Theodore Brown Jr.: Sen. Albert Gore Sr.'s Role in Creating the Interstate Highway System

Roundup: Talking About History

As one of your subscribers and as a former staff member of the late U.S. Senator Albert Gore Sr., D-Tenn., I feel compelled to share with your other readers a more complete account of the creation of the Interstate Highway System than that which is provided in Logan Thomas Snyder's"Broader Ribbons Across the Land," in your June issue.

Although it is true that President Eisenhower in February 1955 recommended the creation of a transcontinental highway system, the Interstate Highway System as we know it today was largely the product of Senator Gore, in his capacity as chairman of the Senate Committee on Public Works, and his very able administrative assistant, William G. Allen.

Senator Gore differed with Eisenhower primarily on how initial construction should be financed and on how ongoing maintenance should be funded. Congressional Republicans, with Eisenhower's backing, wanted a $101 billion, 10-year program financed primarily by bonds, with state and local governments paying more than 70 percent of the cost. Gore foresaw that placing such a respon-sibility on state and local governments, especially those whose postwar economies were already financially strapped, would be both unrealistic and overly burden-some and that the result would be a crazy-quilt system of roadways, with well-constructed, well-maintained highways stopping at some state lines and giving way to poorly constructed, badly maintained roads in adjoining states.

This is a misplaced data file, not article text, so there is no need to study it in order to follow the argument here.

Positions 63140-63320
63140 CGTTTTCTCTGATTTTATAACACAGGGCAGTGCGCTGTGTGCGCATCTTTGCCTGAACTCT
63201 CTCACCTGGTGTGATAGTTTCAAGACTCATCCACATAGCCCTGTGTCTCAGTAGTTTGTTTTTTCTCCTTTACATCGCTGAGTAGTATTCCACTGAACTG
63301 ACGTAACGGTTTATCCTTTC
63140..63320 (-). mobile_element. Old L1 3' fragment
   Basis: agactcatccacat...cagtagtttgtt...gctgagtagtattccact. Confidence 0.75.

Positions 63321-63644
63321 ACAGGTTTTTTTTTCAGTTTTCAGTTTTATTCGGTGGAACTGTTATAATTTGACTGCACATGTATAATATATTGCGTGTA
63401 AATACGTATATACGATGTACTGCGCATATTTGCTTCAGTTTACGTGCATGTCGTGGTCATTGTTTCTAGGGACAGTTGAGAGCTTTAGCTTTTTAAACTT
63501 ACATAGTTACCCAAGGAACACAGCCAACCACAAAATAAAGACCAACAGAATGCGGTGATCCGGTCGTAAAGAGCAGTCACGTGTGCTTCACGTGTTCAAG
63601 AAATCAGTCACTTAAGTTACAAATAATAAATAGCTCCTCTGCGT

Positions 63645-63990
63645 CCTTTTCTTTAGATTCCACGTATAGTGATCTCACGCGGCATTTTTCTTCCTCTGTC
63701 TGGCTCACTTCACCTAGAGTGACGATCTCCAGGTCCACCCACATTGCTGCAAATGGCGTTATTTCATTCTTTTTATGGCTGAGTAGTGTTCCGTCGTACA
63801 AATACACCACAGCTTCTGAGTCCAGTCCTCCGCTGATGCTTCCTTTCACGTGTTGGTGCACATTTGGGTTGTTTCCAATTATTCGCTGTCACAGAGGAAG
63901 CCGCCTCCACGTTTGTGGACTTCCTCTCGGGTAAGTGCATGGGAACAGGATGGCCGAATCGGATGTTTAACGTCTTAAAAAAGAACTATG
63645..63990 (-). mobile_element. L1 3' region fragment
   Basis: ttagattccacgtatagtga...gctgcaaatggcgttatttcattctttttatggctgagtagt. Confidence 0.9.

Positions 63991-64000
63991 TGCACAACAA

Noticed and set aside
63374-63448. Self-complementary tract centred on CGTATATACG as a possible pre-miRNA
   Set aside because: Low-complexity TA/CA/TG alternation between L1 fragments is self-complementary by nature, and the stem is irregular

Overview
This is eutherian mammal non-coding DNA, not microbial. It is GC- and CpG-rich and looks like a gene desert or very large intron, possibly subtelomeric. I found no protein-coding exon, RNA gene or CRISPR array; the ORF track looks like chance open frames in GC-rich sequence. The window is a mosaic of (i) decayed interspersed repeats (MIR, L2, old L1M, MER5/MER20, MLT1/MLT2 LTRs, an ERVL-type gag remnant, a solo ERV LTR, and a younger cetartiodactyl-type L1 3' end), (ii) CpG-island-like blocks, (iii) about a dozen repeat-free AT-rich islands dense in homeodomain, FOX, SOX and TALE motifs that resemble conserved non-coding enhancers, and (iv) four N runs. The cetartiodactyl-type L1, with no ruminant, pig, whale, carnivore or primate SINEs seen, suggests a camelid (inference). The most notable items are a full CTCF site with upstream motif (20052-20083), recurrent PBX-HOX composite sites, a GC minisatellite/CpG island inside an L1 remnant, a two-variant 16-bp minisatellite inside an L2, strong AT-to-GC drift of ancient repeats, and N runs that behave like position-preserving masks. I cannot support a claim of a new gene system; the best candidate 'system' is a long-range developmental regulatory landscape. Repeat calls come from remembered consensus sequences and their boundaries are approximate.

Senator Gore favored federal funding of nearly 70 percent of the cost with an initial appropriation of $17.9 billion over five years. The balance would be paid for by increased gasoline taxes and levies on right-of-way purchases by gasoline stations and motels. Gore also favored the creation of a pay-as-you-go Highway Trust Fund, financed from special taxes on gasoline, diesel, tires and truck regis-trations, to ensure that proper mainte-nance of the entire system would not be reliant on the uncertainties of future governmental appropriations.

In May 1955, the U.S. Senate rejected the Eisenhower administration's plan in favor of Gore's. The negotiated result, which came a year later, was the Federal-Aid Highway Act, which reflected the financing and trust-fund features that were developed by Senator Gore and his assis-tant, Allen. Indeed, in recognition of the leadership provided by Senator Gore in crafting the final measure, Eisenhower gave instructions that the senator receive one of the two pens he had used to sign the land-mark legislation into law on June 29,1956.

Theodore Brown Jr. Atlanta, Ga.

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